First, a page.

The rancher's life

Kirk Hamilton wrote recently about Red Dead Redemption’s flawed middle chapters; basically spanning from the annoying Irish to the bloated McDougal, with caricatures of the worst human beings you can have south of the border in the middle, but also its surprisingly well-developed early and final chapters. What’s interesting is that both those sections of the game take place around a certain type of location: a peaceful ranch.

After being shot in the chest, Marston is saved by rancher girl Bonnie McFarlaine and taken back to her father’s ranch. At this point, Marston’s quest is suspended for a moment. You go around the ranch hunting rabbits with Bonnie, you hurdle some cattle, you patrol the ranch at night and you play a few friendly poker games with the guys after a hard day in the sun. At this point in the game, you can also take on a few missions with Marshall Leigh Johnston in return for information about Williamson. If this game is based on the western genre, why was I more interested and invested in the daily business of running a ranch than the manly cowboy action of shooting the bad guys hidden in a canyon?


Apart from the point Kirk Hamilton makes in his piece; the characters around those missions are much more well written, I think I enjoyed those missions so much because I was free not be violent, not to be a tool in some sociopath’s hands (I’m looking at you De Santa). The first few missions in McFalaine’s ranch are obliviously tutorials giving you pointers on how to ride your horse, shoot a gun and lasso up horses and bad guys. By breaking those few tutorial missions with some of the Marshall’s missions, all involving shooting bad guys in the head, I found the ranching missions much more innovative. Hurdling cattle may not be the most interesting job in the world, but the mechanics revolving around those missions was novel and interesting enough to keep me hooked and actually enjoy riding behind a group of cows while keeping them in check.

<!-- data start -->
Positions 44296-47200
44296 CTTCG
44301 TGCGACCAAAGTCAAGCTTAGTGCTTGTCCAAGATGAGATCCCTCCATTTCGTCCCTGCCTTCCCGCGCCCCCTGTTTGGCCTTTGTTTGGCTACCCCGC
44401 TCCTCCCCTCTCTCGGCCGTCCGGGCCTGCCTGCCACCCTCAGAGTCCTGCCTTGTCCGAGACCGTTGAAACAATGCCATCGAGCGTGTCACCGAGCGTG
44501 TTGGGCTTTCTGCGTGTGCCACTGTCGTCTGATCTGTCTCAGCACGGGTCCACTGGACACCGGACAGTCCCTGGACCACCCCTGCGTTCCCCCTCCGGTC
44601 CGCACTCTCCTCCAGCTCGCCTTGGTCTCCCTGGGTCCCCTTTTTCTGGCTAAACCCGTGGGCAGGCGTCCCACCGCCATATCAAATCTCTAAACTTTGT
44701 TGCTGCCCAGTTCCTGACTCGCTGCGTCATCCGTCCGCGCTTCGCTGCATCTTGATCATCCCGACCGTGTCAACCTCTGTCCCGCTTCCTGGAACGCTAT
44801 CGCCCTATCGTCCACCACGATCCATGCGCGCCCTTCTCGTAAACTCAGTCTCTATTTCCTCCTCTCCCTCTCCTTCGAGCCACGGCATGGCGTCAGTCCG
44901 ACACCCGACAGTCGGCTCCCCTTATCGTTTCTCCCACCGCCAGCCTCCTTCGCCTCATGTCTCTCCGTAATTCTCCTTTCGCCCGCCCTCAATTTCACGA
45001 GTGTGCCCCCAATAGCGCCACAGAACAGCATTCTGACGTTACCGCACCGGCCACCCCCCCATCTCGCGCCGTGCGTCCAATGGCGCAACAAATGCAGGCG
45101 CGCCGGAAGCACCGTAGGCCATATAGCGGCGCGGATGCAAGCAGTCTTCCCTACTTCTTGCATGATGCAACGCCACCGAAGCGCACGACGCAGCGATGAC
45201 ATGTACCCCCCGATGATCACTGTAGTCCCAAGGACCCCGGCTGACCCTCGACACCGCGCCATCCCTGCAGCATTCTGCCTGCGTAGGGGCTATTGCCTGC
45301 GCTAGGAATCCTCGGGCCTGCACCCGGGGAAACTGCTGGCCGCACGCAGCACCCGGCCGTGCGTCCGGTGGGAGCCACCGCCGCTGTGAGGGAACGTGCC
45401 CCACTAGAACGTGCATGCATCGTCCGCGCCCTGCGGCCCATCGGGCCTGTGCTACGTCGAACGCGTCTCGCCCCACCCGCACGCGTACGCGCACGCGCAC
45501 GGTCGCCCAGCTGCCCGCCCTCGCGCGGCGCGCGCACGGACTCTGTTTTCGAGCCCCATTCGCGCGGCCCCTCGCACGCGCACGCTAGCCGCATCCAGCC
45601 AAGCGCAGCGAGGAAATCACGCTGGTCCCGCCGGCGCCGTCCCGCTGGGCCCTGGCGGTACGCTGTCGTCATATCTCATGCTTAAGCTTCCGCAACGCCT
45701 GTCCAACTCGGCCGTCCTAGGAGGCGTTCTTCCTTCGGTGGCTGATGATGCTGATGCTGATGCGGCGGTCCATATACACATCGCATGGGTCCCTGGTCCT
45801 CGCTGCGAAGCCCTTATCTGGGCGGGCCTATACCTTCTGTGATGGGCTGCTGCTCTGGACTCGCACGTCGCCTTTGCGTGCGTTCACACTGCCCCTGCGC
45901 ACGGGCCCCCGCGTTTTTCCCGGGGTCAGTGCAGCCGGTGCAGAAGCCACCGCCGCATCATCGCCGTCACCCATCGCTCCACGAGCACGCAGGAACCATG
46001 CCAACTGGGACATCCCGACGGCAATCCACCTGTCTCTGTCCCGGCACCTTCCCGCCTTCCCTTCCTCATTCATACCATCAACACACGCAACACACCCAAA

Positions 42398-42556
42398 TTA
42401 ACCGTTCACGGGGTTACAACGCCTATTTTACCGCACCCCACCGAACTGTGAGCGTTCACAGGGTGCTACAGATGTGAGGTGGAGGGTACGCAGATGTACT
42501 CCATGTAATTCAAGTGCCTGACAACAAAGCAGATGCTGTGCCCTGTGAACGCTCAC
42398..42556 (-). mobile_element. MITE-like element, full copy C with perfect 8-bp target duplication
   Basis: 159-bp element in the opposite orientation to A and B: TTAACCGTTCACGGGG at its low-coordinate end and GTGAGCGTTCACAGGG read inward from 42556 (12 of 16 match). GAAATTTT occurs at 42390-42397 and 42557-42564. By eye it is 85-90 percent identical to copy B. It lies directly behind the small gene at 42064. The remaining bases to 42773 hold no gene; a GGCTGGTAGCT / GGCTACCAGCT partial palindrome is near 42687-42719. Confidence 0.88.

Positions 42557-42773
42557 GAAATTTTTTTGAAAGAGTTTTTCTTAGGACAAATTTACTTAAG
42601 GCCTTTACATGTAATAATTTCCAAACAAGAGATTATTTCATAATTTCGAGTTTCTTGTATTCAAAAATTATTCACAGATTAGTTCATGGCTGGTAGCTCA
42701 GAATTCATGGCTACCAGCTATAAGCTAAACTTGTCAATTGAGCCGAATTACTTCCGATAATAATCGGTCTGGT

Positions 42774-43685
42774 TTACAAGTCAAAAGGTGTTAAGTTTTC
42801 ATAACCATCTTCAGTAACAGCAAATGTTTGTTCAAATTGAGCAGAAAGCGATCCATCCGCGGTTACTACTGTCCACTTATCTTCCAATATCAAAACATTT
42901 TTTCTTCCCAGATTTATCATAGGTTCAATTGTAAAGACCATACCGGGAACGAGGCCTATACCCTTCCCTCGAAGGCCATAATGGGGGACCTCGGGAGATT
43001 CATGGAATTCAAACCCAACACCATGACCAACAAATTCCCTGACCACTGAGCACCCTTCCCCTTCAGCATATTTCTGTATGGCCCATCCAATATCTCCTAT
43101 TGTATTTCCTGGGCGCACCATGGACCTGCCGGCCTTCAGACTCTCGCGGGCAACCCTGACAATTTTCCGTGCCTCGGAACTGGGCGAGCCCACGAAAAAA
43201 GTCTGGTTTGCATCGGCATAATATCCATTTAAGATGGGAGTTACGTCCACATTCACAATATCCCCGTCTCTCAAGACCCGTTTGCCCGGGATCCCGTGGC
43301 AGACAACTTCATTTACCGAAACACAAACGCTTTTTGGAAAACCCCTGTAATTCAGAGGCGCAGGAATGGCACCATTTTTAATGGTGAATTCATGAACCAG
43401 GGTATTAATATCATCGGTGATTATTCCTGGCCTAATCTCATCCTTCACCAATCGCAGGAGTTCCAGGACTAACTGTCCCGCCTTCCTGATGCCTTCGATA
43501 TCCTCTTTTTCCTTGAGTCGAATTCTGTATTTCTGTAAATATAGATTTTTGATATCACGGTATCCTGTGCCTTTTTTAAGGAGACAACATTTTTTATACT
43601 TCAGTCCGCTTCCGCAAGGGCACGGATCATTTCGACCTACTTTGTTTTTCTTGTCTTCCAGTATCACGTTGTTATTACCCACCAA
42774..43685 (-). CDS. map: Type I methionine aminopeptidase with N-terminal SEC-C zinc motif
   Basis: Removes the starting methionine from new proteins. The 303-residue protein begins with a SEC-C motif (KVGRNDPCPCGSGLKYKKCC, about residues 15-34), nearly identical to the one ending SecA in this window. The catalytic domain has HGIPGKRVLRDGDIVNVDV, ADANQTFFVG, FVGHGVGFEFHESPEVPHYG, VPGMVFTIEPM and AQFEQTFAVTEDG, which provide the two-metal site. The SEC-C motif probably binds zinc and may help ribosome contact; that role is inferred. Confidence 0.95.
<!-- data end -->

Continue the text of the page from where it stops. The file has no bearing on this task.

Some Cattle


You really get to appreciate those missions once you are at the end of the game. After hours of being a carpet and doing horrible jobs for even more horrible people, you are free to get back to a “normal” life with you family. This is the redemption the game is telling us about, this is the freedom you’ve earned. For a few missions, the game lets Marston, and the player, be something else than a killer. It lets you be a human being who tries to put the pieces of his life together by trying to get his ranch back up. Just like Marston, I didn’t want this part of the game to end. I would have enjoyed just living on this ranch, working everyday to make it better by taking the cattle to the pasture, get some horses to sell them back, get a little garden that the wife would take care of, go hunt with my boy and bond a little, protect my ranch from rustlers and bandits, sell and buy merchandise with towns and other ranches, just put the killing life behind I guess.


Sadly, the cruel world created by this game denies Marston and the player this freedom. It is brutally, but not surprisingly, taken away from you in a moment of violence. Marston’s redemption was short-lived. The civilized world will inevitably kill the old anti-hero of the West; the law does not forgive the criminal turned vigilante. The game completes the circle by giving us control over Jack Marston, John’s son, the boy who lost his chance at a normal life with his family. The son literally becomes the father as the player is given the same control over him and as the game is giving the same options to the player. Jack cannot be a rancher. He can only be the same as his father was during the game, a man who wanders the land in search of someone to help, or someone to shoot.


Riding in the sunset


Who knows, maybe one day Rockstar will release a DLC that will let us be an honest rancher? John wasn’t able to enjoy his redemption but maybe we will be able to lead Jack to his.